"Take a Statin and Call Me in the Morning"- Are Statins the New Aspirin?

DECEMBER 29, 2009
Joanne LaFleur, PharmD, MSPH
Joanne LaFleur is an assistant professor in the department of pharmacotherapy at the University of Utah College of Pharmacy.

When Heart Protection Study researchers unveiled their findings at the American Heart Association meeting in 2001, in their enthusiasm for the mortality benefits they found, they declared statins to be the new aspirin.1 Since then, the years have brought us frequent reports in the scientific literature about the many beneficial pleiotropic (nonlipid) effects of statin therapy (Table2-61). As we hear about these many wonders of statin therapy—most recently blood pressure reduction—it recalls to mind the past 30 years of debate about the benefits of daily aspirin for preventing everything from cardiovascular disease to cancer, and even dementia.62

Although the benefits of aspirin therapy are well-documented, particularly for cardiovascular disease prevention, we also now know that the risks of daily aspirin therapy may outweigh the benefits in several important subsets of the population.63 That is why we should carefully consider the evidence showing beneficial pleiotropic effects of the statin class before we similarly begin to regard it as a panacea. As a case in point, let us consider the evidence of the statin’s effects on blood pressure, which was the subject of a recent clinical trial.64

Statin Effects on Blood Pressure

Between 1999 and 2005, many observational studies showed small blood pressure reductions in hypertensive patients who were receiving statins.39-43 Some small-scale randomized controlled trials also studied blood pressure changes in statin recipients, but many showed conflicting results.44-47 Following these reports, clinicians and researchers remained uncertain about the effect of statins on blood pressure. The observational studies were conducted in widely differing patient populations, among whom numerous confounders were present; most of the randomized controlled trials were not designed to evaluate blood pressure as a primary end point; and above all, the effect sizes were very small.

Better data were soon forthcoming. A meta-analysis, published last year, concluded, on the basis of data from 563 patients from more than 20 randomized controlled trials, that statins reduced systolic blood pressure an average of 1.9 mm Hg.48 That was rather an underwhelming effect size, but the reduction was a little bit greater—4.0 mm Hg—in the subset of patients with baseline systolic blood pressure >130 mm Hg. Researchers found no effect on diastolic blood pressure. Following that analysis, the largest randomized controlled clinical trial to date (which included more patients than all the studies in the meta-analysis combined) showed in 973 men and women that statins reduced systolic blood pressure by 2.2 mm Hg and diastolic blood pressure by 2.4 mm Hg.64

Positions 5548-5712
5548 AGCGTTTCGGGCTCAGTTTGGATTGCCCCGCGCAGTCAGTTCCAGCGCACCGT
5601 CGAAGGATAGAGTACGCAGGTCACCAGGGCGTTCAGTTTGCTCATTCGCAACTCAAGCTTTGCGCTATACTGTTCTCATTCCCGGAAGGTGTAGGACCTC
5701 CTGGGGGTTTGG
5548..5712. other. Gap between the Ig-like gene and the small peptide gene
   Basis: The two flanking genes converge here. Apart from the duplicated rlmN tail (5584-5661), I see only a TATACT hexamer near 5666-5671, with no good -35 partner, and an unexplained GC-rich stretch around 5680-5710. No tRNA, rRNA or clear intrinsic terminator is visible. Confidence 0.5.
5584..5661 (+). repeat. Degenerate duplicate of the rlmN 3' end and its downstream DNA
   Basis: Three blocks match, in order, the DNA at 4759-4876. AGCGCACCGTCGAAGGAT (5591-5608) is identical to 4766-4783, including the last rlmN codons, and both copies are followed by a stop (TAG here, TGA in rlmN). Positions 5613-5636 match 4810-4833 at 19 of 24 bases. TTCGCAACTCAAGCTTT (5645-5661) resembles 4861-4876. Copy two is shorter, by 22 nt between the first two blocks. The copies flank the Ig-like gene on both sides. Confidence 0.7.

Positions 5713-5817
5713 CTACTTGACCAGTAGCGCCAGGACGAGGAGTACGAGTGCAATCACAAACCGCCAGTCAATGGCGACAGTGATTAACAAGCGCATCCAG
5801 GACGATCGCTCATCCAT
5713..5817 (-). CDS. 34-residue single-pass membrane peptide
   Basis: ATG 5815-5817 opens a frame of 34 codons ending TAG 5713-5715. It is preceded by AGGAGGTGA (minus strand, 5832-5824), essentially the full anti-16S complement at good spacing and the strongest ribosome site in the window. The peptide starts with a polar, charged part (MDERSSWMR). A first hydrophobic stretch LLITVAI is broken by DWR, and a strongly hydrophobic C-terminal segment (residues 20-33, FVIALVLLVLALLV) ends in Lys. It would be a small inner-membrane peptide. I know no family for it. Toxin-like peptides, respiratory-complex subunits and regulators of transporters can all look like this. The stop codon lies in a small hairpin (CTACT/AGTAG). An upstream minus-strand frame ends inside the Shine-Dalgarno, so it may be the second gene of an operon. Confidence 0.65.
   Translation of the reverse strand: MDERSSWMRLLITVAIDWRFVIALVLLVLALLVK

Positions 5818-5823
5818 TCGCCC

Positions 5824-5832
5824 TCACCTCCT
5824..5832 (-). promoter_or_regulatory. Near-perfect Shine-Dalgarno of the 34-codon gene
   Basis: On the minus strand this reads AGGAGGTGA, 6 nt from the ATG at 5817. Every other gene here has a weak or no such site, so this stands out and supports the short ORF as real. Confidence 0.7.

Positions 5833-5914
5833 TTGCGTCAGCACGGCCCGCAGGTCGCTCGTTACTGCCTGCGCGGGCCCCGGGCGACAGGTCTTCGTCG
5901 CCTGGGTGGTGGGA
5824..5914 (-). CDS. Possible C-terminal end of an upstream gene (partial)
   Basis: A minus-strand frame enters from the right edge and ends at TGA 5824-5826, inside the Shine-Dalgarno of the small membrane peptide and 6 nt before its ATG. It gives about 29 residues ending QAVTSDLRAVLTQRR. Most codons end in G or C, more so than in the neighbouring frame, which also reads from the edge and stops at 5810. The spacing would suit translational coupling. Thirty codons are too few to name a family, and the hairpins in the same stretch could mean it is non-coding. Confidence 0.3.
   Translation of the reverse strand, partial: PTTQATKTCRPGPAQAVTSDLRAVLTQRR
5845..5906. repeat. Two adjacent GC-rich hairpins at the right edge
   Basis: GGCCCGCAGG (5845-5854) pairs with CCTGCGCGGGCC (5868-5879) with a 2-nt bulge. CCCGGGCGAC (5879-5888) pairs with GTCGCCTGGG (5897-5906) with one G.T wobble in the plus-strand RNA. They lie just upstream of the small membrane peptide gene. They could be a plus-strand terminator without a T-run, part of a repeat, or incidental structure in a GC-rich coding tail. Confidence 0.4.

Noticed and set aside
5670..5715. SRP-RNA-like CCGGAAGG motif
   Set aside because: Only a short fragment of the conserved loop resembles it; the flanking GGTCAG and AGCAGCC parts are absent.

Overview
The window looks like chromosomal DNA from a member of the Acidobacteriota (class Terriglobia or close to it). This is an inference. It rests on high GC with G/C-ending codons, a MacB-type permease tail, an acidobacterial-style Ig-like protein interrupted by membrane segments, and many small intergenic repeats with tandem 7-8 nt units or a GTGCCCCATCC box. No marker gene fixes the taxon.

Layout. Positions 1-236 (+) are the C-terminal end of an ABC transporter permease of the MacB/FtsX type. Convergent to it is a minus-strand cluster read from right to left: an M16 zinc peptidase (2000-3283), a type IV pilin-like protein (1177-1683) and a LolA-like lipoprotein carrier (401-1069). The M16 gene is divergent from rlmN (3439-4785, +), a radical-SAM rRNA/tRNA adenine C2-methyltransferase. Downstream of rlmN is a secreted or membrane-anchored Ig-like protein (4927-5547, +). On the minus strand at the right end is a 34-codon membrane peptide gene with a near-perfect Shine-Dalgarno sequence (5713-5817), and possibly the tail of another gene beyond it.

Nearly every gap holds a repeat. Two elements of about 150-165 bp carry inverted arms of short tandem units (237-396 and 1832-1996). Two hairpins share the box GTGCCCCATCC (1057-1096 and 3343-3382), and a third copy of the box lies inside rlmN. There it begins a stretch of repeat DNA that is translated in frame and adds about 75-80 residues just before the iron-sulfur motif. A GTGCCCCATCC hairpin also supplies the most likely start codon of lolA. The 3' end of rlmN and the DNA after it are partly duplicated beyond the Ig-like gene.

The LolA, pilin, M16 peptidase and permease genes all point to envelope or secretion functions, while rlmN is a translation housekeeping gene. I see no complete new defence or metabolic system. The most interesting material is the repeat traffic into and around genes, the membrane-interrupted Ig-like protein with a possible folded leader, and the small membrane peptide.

Could the effects reported by these researchers be a result of chance or error? After all, an effect size of 2 mm Hg could easily be attributable to measurement error. Measurement error would not be a plausible explanation, however, unless we thought systematic differences existed in the blood pressure measurement methods between patients who received statins compared with those who did not. And, although random chance cannot be completely ruled out, it is an unlikely explanation. The statistics reported in these studies tell us that the likelihood that findings were due to random chance was less than 1 in 100 for the meta-analysis and less than 1 in 1000 for the clinical trial. These probabilities are well below established thresholds for determining “statistical” significance.


The impact of statins on blood pressure may be a real effect, but undoubtedly, the effect size is small—so small, in fact, that it may be safely disregarded. Findings from the recent clinical trial and meta-analysis suggest that any blood pressure effect of statins is certainly lower than the average effect of antihypertensive drugs. Therefore, statins should continue to be used for patients with dyslipidemias, particularly low-density lipoprotein elevations, and in patients with established coronary artery disease or risk equivalents (such as diabetes). Statins should not be considered as a means of reducing blood pressure. â– 


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The Oncology Care Pharmacist in Health-System Pharmacy 
According to the National Cancer Institute, almost 40% of men and women will be given a diagnosis of some form of cancer in their lifetime.



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